The good news is that I have, as of today, developed a deep empathy for bears – not necessarily when they are futilely hunting out more huckleberry bushes, but definitely if they encounter a human and get a faceful of bear spray.
I know how it feels.
Let me explain. I drove with Abby to Syringa, lured to the trail by the the promise of NO SNOW and hiking in actual hiking boots rather than snowshoes.
We parked in the lot. I opened the hatchback and started putting on my backpack. Suddenly I hear a “whoosh/pssst” and everything starts to burn. I turn around to look at my pack which is half on my back. It seems that the safety cap on my bear spray had come off and I had depressed the button while putting on my pack.
I disentangled myself and walked away trying to breathe. My lungs actually hurt, dammit. And my nose burned. And my left hand, which was covered in red crap, burned a lot.
I went back to my pack, sorted out the safety, grabbed an old towel, wiped down the canister and my hand as best I could, released the hound and off we went.
For most of the hike one part or another of my anatomy was burning. And my nose was running.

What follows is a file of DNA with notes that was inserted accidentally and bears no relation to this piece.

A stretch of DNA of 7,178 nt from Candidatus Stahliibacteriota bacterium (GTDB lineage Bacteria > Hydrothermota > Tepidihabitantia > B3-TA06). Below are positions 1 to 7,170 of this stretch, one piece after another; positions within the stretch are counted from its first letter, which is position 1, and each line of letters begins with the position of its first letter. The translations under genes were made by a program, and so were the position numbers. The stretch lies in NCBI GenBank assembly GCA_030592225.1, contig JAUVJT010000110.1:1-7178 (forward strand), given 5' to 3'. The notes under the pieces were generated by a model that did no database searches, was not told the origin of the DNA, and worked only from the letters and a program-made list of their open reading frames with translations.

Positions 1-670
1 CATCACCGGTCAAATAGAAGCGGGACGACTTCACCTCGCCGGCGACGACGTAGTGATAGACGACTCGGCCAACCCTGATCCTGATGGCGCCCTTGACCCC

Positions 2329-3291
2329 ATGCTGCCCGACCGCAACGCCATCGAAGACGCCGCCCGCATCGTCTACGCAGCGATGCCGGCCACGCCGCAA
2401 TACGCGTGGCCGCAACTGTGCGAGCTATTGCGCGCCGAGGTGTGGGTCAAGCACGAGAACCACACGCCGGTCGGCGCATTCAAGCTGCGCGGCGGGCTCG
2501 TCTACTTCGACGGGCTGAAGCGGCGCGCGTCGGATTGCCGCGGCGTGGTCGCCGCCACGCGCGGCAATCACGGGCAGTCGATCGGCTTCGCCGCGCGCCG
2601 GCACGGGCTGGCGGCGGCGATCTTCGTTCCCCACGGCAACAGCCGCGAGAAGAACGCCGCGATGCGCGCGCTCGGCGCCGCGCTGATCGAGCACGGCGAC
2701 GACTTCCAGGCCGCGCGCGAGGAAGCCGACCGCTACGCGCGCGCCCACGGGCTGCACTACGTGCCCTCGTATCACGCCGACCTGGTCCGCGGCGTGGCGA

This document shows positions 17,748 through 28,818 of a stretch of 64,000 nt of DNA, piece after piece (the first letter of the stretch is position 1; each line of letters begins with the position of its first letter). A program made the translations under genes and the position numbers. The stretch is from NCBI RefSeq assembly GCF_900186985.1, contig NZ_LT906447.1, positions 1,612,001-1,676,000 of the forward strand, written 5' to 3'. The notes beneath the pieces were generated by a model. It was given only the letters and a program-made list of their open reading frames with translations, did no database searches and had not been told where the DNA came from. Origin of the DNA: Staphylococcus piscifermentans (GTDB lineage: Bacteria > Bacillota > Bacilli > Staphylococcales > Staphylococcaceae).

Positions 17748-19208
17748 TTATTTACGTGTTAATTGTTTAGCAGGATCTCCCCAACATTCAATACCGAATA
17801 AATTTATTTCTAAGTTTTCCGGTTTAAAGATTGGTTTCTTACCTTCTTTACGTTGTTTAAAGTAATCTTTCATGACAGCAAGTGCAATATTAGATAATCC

That said, the trail was, as promised, snow-free. Abby and I hiked up the switchback to the viewpoint and kept going above the lookout bench past the big rock. – Then to the end of the trail to the beach. Then we headed back. At the beach, I found a hand sanitizer dispenser in the outhouse – used it liberally on my left hand.
We hiked back up the lookout for lunch and then back to the car.
So – we ended up with 300 metres elevation, 10K and three hours. Nice little walk. Super for Abby.
I tossed everything I was wearing into the laundry and thought all was well. Then I tossed myself into a hot bath (did I mention I briefly touched my eye on the drive home? Not a good idea! That spray stuff lingers!). In the bath, my left hand started burning again. Got out of the bath and for the past half hour,- wow! Burn! So now I know how long it lingers.
It’s almost gone now. So all is well.
I hope I never have to use this stuff on a wild animal. I fear I might feel way too sorry for them to even deploy it.